The TPSeano Series: Potential Increase in Foreclosures if Temporary Protected Status Ends

Before the end of the year the Trump administration will be making decisions on the future of Temporary Protected Status (TPS) designations. This means that the lives of more than 325,000 people—including 250,000 Central American immigrants—now hang in the balance.

In this fourth installment of the TPSeano Series, we look at how ending TPS protections could impact the financial services industry. Our earlier posts in the series discussed the impact on the construction industrywhat temporary protected status is and what is at stake.

Temporary Protected Status foreclosures

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The TPSeano Series: Saving TPS and the 250,000 “TPSeanos” Living in Our Communities

By Carlos A. Guevara, Senior Policy Advisor, UnidosUS

Today, more than 250,000 TPSeanos from Central American are at risk of losing their protected status. In the next five months, the Trump administration will be making decisions on the future of temporary protected statues, or TPS, designations for the Central American countries. There is no official position by the administration with respect to the future of TPS designation for these countries, but recent remarks by senior officials do not bode well for the continued long-term future of protected status for these countries, even though major violence and human rights violations associated with civil strife in their home countries make it unsafe for them to return.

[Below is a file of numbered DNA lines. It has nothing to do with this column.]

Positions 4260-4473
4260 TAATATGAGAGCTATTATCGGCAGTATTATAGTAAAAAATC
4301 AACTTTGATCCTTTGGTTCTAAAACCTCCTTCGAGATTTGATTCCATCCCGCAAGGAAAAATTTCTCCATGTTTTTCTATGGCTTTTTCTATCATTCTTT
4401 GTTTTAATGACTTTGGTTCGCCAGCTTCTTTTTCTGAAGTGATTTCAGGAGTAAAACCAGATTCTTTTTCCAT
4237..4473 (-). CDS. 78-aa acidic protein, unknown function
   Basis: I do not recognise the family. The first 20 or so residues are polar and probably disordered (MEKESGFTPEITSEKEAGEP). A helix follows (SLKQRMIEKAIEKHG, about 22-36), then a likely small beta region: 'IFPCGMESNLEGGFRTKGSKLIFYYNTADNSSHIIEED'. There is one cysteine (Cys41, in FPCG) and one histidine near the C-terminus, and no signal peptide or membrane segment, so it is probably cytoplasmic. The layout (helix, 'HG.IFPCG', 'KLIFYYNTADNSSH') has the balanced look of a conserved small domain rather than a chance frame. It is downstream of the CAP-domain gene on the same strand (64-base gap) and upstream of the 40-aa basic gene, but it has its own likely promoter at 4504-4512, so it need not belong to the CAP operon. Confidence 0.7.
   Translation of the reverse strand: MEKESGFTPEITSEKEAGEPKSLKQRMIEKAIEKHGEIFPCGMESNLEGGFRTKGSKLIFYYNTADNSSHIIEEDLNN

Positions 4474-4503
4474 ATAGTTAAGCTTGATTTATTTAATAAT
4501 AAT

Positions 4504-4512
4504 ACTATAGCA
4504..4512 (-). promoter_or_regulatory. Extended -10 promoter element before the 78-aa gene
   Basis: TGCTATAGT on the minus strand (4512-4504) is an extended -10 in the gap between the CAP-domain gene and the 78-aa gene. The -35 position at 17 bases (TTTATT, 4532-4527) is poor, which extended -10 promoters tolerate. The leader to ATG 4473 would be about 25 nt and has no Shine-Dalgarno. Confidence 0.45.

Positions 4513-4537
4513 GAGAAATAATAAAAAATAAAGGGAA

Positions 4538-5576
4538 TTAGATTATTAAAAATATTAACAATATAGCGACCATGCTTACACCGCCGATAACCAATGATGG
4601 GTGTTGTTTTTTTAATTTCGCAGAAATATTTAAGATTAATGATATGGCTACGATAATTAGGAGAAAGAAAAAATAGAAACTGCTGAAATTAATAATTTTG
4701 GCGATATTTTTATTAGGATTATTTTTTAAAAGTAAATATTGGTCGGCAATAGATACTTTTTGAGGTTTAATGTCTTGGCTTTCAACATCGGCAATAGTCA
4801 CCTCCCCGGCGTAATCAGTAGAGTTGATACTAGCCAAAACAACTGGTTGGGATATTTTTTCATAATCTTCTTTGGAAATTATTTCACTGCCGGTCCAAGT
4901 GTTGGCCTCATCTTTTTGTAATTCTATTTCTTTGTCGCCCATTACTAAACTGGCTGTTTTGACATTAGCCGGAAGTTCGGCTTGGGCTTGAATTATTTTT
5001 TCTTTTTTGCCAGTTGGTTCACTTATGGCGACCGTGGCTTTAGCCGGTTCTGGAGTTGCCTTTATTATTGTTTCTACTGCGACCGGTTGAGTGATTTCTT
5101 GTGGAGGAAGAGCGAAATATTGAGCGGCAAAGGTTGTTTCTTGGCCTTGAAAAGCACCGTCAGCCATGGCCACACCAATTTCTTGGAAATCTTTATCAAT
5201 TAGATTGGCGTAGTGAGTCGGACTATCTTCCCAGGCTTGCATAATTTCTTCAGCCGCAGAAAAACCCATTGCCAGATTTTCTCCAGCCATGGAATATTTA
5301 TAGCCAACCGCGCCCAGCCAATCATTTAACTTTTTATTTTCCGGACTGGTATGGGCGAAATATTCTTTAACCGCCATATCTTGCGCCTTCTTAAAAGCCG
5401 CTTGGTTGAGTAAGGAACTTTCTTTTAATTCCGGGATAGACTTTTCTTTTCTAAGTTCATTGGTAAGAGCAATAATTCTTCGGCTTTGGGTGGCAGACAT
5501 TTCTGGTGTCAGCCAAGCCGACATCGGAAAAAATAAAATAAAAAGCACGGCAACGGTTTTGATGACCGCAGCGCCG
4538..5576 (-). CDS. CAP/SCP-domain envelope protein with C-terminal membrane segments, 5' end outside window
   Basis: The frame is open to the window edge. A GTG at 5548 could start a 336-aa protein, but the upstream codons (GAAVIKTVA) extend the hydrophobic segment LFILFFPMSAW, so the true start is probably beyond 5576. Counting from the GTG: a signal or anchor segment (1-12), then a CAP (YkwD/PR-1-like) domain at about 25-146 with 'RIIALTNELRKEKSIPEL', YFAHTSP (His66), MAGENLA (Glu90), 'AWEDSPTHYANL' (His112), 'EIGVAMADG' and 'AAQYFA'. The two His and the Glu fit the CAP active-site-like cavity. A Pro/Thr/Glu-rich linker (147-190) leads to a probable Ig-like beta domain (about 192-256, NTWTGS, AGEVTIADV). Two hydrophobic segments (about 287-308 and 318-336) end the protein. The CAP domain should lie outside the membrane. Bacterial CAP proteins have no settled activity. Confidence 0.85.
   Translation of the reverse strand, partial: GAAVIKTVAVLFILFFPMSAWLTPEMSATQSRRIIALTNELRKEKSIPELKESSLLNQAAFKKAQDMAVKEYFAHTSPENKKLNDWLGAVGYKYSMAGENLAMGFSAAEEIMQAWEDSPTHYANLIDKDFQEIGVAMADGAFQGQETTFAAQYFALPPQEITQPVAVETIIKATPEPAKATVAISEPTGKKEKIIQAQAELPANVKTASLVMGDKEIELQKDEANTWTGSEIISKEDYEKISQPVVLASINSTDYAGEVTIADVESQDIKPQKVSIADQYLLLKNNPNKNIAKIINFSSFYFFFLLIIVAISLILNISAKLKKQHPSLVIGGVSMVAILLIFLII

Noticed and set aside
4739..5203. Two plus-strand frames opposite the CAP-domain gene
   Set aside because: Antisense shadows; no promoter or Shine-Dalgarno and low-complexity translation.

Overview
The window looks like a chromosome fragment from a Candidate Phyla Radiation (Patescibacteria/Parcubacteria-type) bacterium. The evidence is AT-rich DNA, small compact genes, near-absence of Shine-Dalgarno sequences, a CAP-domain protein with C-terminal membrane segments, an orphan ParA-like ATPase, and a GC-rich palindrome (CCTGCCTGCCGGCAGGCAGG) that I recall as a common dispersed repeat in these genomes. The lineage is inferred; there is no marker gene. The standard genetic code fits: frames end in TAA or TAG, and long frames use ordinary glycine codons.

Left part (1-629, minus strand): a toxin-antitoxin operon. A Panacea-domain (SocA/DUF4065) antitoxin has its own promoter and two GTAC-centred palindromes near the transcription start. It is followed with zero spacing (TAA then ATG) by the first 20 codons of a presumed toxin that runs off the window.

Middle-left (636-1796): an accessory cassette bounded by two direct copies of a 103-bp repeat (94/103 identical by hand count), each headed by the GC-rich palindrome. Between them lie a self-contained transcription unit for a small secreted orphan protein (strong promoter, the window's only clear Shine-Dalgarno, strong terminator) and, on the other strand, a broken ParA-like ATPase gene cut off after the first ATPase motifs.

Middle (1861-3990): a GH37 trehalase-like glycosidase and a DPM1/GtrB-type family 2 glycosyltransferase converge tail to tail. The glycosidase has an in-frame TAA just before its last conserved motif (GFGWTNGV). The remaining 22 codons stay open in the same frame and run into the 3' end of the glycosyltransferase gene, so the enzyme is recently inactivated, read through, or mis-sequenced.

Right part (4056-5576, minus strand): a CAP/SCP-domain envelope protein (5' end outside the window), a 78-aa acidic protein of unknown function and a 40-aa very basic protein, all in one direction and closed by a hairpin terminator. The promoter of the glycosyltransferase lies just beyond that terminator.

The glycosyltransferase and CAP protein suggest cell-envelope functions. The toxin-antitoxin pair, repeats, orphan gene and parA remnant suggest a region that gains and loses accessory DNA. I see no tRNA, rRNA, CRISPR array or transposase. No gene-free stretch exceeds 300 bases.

TPS beneficiaries are integral members of our communities. According to a July 2017 report by the Center for Migration Studies (CMS), TPS beneficiaries from the three largest TPS countries by population have an estimated 273,000 U.S.-born children, and 10% of Salvadoran and 6% Honduran TPS beneficiaries are married to legal residents. The report also finds that 87% of the TPS population from these countries speaks at least some English, and slightly over half speak English well, very well, or only English.

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